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Safeguarding standards group A

National safeguarding training, learning and development standards - group A

Important points to note

These standards refer to some role examples, but do not identify all roles and responsibilities across the sector. It is incumbent, therefore, on organisations to identify within their own workforce which roles fit into the specific groups.

When determining appropriate training, learning and development for each individual member of staff, the organisation will need to satisfy itself which group each staff member will fit into.

If organisations or managers are unsure of which group is the appropriate one, and the role may straddle more than one group, the expectation is that the practitioner will be trained up to the higher group. For example, if a worker straddles group B and C, then they should be trained at group C level.

Roles and responsibilities

Group A practitioners are all staff who join a public or voluntary sector organisation or agency in Wales. The training, learning and development standards are also suitable for those in private sector settings, volunteers and elected members of local authorities.

The standards aim to give you an understanding about safeguarding and what you must do in cases of actual or potential harm or abuse.

When looking at the standards across the groups, it may look as if they are repeated, however, practitioners in different groups will need to have more detailed knowledge and understanding because of the responsibilities they have.

Therefore, the training, learning and development provided for each group will explore the same topics in more depth. The training, learning and development framework will help to illustrate this.

Practitioners included in group A are required to be aware of safeguarding matters and therefore the standards in this group are set to reflect the minimum level of knowledge and practice required for their role. For example, a group A practitioner will be aware that there is law that safeguards people.

Group A safeguarding training module

Memorable principles
  • I know what the term safeguarding means
  • I know what to look out for
  • I know who to report to.

Training, learning and development standards (group A)

a) How to work in ways that safeguard people from abuse, harm and neglect.

  1. What’s meant by the term ‘safeguarding’.
  2. The main categories of abuse and neglect.
  3. Common signs and symptoms associated with abuse, harm and neglect.
  4. Other situational risk[1] areas that may lead to abuse, harm and neglect.
  5. Overview of the legal framework and what it means in practice, including an awareness of Part 7 of the Social Services and Well-being (Wales) Act 2014 and their own agency policy.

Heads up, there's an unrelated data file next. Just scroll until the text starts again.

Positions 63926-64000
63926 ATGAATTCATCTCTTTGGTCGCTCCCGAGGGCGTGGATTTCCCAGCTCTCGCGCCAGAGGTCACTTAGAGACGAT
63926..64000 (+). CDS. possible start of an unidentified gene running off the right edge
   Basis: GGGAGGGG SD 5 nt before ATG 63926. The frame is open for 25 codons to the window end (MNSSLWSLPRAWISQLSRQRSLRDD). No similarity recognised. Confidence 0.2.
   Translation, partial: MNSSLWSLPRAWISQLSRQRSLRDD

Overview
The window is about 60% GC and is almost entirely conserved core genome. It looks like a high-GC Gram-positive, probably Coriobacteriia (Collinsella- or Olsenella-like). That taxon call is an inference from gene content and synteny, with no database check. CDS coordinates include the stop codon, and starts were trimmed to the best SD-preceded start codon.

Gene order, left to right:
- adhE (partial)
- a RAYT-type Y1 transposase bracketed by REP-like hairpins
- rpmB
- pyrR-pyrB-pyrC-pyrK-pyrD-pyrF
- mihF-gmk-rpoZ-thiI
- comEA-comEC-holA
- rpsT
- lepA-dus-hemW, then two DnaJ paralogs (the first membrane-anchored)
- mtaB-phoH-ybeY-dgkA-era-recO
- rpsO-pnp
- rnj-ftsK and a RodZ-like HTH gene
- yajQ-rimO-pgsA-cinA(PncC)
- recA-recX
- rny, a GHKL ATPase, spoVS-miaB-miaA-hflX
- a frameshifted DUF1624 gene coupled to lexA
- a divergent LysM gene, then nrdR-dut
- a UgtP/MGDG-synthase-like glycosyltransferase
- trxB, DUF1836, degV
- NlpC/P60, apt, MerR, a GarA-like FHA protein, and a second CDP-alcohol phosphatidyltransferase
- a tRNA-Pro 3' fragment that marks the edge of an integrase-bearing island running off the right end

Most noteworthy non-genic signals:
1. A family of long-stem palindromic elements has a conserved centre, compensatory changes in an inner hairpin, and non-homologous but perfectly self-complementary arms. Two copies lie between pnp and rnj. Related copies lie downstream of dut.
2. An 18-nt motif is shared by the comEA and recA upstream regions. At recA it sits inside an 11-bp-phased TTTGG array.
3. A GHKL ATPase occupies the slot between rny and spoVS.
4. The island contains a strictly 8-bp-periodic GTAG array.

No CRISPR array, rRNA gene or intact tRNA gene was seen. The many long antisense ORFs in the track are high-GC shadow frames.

6. How the legal framework supports people’s rights to be protected from abuse, harm and neglect.
  7. The roles of different agencies and others involved in safeguarding people’s welfare, in the context of the setting.
  8. The role and responsibilities of practitioners in safeguarding.
  9. Uphold the rights of people, families and carers.

b) The factors, situations and actions that could lead or contribute to abuse, harm or neglect.

  1. Why some people could be more at risk from abuse, harm or neglect.
  2. How someone’s situation can increase the risk of abuse, harm or neglect, for example, adverse childhood experiences.
  3. Why abuse may not be disclosed by people, family, friends or practitioners, including volunteers.

c) How to report, respond and record concerns or allegations related to safeguarding.

  1. Why it’s important to report any concerns about possible abuse, harm or neglect and everyone’s duty to do this.
  2. How and when to report concerns – have an understanding of your agency or employer’s reporting process or mechanisms.
  3. What should be reported and recorded.
  4. How to respond to suspected, disclosed or alleged harm, abuse or neglect.
  5. Actions to take and actions to avoid if harm, abuse or neglect is suspected, disclosed or alleged.
  6. Boundaries of confidentiality[2] in relation to safeguarding and information that must be shared.
  7. Potential barriers to reporting or raising concerns.
  8. Actions to be taken where there are ongoing concerns about abuse, harm or neglect or where concerns have not been addressed after reporting.
  9. What the term ‘whistleblowing’ means.

[1] Risk areas can include e-safety and domestic abuse

[2] Caldicott Principles: Eight principles to make sure people's information is kept confidential and used appropriately. National Data Guardian, 2020

First published: 28 October 2022
Last updated: 2 October 2023
Series last updated: 2 October 2023
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